In olden times, paper scrolls would be unfurled at the bottom and rolled up at the top to see a new page. Scrolling the screen is similar: the document is moved up or down through the window, or left or right, so that a different part of it can be seen.
A search engine is a website that has a vast database of webpages all over the internet that you can search by keyword to find what you need.
A server is the computer that stores your website and makes it available to the internet, sending out the webpages as they are requested by website visitors.
Shareware is software that is free for anybody to copy and try out, but which must be registered and paid for if it's used beyond the trial period.
A page on a website where you can store items you're interested in buying before confirming the sale. It enables shoppers to buy multiple items in one transaction.
A few lines of text that are automatically added to the end of an email by your email program. These are used to include contact details and disclaimers, but can include any message.
A directory of one website with links to all of the pages on it.
Surfing the web
Spending time visiting websites and following links between them, exploring where they lead.
Short for Universal Resource Locator. Each webpage has its own URL, which uniquely identifies that page on the web. The URL is shown in the browser's location box and by typing it in you can go straight to a particular webpage.
A hidden program capable of copying itself between disks and computers, and often able to spread itself by stowing away on emails. These programs can cause considerable damage by deleting files on machines they infect.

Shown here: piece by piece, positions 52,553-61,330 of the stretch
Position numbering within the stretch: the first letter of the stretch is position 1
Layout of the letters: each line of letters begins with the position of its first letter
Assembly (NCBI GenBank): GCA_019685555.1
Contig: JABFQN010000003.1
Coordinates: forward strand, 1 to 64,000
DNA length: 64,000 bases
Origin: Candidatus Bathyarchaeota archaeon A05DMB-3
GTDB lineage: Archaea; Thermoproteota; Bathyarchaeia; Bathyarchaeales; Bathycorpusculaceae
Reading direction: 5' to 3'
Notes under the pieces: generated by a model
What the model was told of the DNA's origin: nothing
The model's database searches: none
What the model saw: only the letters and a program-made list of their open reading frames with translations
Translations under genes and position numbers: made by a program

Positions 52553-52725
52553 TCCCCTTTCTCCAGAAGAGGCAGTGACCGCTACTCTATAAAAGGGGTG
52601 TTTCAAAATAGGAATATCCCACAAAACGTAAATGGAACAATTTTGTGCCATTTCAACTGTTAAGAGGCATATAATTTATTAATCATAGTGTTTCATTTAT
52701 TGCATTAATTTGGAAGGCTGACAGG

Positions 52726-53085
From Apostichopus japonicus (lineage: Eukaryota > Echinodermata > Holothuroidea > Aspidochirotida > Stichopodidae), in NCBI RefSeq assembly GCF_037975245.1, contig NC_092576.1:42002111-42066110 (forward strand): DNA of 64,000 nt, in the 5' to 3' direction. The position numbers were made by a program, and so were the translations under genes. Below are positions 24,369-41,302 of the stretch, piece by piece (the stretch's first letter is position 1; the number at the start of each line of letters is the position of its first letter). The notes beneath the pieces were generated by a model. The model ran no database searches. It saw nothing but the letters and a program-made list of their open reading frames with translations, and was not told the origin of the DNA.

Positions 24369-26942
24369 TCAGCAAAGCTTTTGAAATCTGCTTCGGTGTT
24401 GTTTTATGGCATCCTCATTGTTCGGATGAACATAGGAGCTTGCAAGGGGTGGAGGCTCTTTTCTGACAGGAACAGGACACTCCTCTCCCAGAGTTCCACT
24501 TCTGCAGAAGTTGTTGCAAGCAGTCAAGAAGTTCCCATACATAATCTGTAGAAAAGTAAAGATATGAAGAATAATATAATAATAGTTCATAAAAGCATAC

A document that's viewed over the worldwide web that can include text, graphics, animation, forms and interactive features. Pages that don't fit on a single screen can be scrolled in the browser window.
A group of webpages that are operated by the same person and usually have a common theme and the same domain name.
To get to a website, you type in its website address. For websites that have bought their own domain name, the website address is the same as the domain name. Others might have a website address that is based on their hosting company's domain name.
A box on screen in which a program runs, or information is shown.
The web sits on top of the internet and makes it easier to exchange information. The web has popularised the internet and made it possible to easily create and publish webpages, and easily find and read them.